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93gtosu
July 12, 2012, 09:49 PM
I recently inherited my great-uncle's (and best hunting buddy RIP), Mossberg 500 12 GA. I'd like to take it out a few times this season but I'm having some troubles:

1) I can not get the forearm/bolt to "lock-up" in the forward/fire position unless I really slam it forward. If I do not slam action closed and I stand the gun on end...the action will open on its own.

2) Looking down the sights: the barrel is rotated counter-clockwise a few degrees. Enough to notice and move the bead sights.

3) Stock has a hairline crack at the receiver. Does anyone have any experience with the Boyd's Plainsman stocks? Any pics?

I gave her a pretty good cleaning and got a lot of junk out of it. I inspected the areas where the barrel mates with the receiver and they look clean, no burrs, dents, etc.

The only thing I can think of right now is the magazine tube bent or twisted? How would I be able to tell? What would be the fix?

Thanks in advance! :D

MagnumWill
July 12, 2012, 11:40 PM
I'm just going to ask the obvious... Is the barrel on all the way? With no lockup AND off center sights, that's what I'm thinkin is it might be hung up on the inside by a few thousandths?

I guess another question- were the sights always like that? Did you shoot it any time before?

93gtosu
July 13, 2012, 12:51 AM
I'm just going to ask the obvious... Is the barrel on all the way? With no lockup AND off center sights, that's what I'm thinkin is it might be hung up on the inside by a few thousandths?

I guess another question- were the sights always like that? Did you shoot it any time before?

Thanks for the suggestion.

I just tried 2 other barrels and they all have the same issue. I tightened them as far as I could. It looks like they are all making contact inside the action. One has a vent rib and the rib is definitely off center from the receiver by a fraction of an inch. I took 4 pictures, are these gaps within spec/tolerance? It's been awhile since I've looked closely at a 500.

Album: http://imgur.com/a/OM5IA#0

I've seen him shoot it but I never have until it was passed to me and I ran a few rounds through it fine. I think this is something he would live with or work around.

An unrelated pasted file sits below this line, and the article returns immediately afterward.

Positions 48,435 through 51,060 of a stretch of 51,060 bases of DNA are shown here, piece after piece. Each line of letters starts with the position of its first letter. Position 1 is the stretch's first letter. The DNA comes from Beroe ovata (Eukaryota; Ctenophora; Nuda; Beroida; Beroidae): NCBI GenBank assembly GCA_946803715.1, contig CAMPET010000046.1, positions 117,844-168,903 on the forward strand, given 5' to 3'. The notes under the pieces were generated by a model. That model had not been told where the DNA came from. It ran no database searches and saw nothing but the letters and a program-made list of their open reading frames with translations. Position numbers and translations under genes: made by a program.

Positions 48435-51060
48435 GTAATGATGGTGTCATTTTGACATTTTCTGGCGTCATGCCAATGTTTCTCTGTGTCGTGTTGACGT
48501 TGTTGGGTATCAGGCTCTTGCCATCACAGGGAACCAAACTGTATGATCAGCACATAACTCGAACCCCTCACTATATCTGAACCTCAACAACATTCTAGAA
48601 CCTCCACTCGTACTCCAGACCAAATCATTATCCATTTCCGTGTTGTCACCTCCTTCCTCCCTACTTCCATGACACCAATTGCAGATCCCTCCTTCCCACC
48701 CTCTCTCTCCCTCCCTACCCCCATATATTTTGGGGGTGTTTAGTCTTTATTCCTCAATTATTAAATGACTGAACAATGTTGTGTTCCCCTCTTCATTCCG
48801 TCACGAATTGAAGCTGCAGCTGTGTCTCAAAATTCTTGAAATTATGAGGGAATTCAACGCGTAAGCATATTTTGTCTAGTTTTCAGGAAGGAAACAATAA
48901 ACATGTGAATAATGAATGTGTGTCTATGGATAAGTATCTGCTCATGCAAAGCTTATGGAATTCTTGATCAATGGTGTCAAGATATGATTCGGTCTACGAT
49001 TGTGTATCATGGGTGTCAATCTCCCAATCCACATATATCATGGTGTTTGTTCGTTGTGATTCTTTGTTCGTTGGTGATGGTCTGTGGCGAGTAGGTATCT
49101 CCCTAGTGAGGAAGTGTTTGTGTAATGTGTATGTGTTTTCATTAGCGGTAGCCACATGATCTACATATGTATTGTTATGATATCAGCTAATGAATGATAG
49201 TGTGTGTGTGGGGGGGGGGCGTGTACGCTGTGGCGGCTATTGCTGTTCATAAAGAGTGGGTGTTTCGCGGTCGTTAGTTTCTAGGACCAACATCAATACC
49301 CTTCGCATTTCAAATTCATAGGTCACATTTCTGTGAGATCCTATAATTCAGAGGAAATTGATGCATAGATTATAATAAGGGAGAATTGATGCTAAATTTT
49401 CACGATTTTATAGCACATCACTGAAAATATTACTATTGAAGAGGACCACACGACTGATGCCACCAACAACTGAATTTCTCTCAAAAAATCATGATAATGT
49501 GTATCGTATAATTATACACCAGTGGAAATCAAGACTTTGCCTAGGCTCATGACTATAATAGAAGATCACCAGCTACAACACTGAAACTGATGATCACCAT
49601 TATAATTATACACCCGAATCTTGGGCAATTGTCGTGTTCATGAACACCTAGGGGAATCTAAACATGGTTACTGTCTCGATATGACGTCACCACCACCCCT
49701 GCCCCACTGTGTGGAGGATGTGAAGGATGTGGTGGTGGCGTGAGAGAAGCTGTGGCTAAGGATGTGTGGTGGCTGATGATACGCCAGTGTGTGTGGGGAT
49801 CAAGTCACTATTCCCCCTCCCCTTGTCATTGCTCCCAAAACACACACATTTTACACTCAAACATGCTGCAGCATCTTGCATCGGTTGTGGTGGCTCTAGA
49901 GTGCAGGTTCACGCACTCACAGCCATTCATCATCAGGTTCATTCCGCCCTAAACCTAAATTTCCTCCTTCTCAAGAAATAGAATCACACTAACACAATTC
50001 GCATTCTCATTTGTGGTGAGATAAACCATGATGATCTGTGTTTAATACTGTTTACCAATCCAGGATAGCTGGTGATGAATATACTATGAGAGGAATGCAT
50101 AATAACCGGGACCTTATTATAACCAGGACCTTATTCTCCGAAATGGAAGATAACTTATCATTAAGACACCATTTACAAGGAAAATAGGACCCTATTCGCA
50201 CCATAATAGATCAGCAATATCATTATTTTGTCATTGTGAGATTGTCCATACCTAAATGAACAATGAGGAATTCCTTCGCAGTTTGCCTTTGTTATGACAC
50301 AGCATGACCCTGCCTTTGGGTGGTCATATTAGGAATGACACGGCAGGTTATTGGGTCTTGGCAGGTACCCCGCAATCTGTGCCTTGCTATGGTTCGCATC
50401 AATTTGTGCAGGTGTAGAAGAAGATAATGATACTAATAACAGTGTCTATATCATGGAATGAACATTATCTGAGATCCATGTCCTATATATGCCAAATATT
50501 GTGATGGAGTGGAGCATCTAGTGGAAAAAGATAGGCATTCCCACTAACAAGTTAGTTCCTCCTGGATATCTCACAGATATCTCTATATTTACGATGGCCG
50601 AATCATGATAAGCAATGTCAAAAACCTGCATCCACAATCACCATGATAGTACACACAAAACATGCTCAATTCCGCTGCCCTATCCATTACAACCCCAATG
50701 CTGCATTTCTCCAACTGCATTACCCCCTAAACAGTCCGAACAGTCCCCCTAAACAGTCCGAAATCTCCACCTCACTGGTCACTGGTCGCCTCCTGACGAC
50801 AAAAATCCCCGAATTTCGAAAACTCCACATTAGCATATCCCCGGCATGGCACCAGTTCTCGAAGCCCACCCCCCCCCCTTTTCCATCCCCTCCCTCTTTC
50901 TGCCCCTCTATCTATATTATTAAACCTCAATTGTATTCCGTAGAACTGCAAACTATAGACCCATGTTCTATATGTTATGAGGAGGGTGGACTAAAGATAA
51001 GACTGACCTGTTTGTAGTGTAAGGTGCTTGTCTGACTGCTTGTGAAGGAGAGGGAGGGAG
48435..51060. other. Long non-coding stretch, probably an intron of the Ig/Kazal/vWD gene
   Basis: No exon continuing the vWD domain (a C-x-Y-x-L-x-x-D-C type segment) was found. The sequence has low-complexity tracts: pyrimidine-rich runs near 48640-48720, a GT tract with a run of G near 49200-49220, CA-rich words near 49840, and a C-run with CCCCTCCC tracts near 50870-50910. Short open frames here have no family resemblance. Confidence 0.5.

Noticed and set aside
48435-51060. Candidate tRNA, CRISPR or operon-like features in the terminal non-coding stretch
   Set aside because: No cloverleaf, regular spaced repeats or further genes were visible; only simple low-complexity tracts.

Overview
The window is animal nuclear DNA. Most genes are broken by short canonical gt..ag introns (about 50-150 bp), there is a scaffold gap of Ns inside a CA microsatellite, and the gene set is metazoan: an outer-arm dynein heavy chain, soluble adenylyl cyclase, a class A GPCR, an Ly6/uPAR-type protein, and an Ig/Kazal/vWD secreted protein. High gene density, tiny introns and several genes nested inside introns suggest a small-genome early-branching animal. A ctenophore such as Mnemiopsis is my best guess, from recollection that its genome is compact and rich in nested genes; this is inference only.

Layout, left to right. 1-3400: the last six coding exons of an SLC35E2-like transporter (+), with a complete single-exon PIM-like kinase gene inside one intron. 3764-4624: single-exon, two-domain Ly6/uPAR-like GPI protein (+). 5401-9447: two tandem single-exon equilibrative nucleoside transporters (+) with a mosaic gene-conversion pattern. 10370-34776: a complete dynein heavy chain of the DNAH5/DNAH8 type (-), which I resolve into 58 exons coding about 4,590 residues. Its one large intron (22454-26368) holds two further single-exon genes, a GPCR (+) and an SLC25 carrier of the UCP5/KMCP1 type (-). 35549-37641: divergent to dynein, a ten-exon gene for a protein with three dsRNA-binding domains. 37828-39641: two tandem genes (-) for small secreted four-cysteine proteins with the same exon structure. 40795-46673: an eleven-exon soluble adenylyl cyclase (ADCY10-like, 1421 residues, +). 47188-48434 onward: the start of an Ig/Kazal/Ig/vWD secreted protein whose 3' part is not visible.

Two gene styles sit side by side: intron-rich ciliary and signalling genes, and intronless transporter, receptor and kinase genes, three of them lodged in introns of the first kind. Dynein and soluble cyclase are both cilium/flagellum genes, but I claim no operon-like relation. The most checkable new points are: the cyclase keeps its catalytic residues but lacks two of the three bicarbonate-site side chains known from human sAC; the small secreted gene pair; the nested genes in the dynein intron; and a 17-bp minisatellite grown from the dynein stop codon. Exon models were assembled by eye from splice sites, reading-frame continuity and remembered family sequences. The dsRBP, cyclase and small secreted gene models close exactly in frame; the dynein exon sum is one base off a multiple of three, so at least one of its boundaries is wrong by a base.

TheKlawMan
July 13, 2012, 02:22 AM
It soesn't look as though the barrel is fastened down all the way. See the gap between the lug and the end of the magazine. Why?

Does the magazine tube screw into the receiver on a Mossberg? If it is removed, do the barrels line up with the receiver? If it is supposed to unscrew, but is in really tight, you may want to take it to a smith rather than risk damaging the magazine. If it is tweaked, does it have to be replaced or can a good smith straigten it?

the rifleer
July 13, 2012, 03:14 AM
When you put the barrels on, do you open the bolt half way? It has to be open half way, it can't be closed or opened all the way or else it won't go on all the way, although that doesn't seem to be the issue because of how far you have it on.

oneounceload
July 13, 2012, 07:41 AM
I'll address the crack issue- if it isn't too bad, it should be able to be repaired with a good glue. I cracked a Browning O/U through the wrist and my gunsmith (who is also a stock man), used some uber-glue and pins to repair it - the stock break is hardly noticeable and is stronger than ever. You might need to use a hypo needle to get the glue in there with some good clamps, but it might work

From your pics, it appears that something is not allowing the barrel to fully seat - it should not look that way

Doyle
July 13, 2012, 08:18 AM
To take Oneounceload's stock suggestion a little further (I'm a wanna-be woodworker). Get the slow-setting type of superglue. Remove the stock from the receiver and see if you can temporarily open then crack. Frequently a wedge (used on the receiver end so it won't mar anything) can open it up a little. Flood the crack with superglue and used a VERY gentle blast of compressed air to force the glue down into the crack. Work quickly to avoid glue setup and get glue into every place in the crack you can. Remove the wedge and clamp the stock (if using a metal clamp, use some protection for the wood). Wipe the glue squeeze out with acetone before it sets.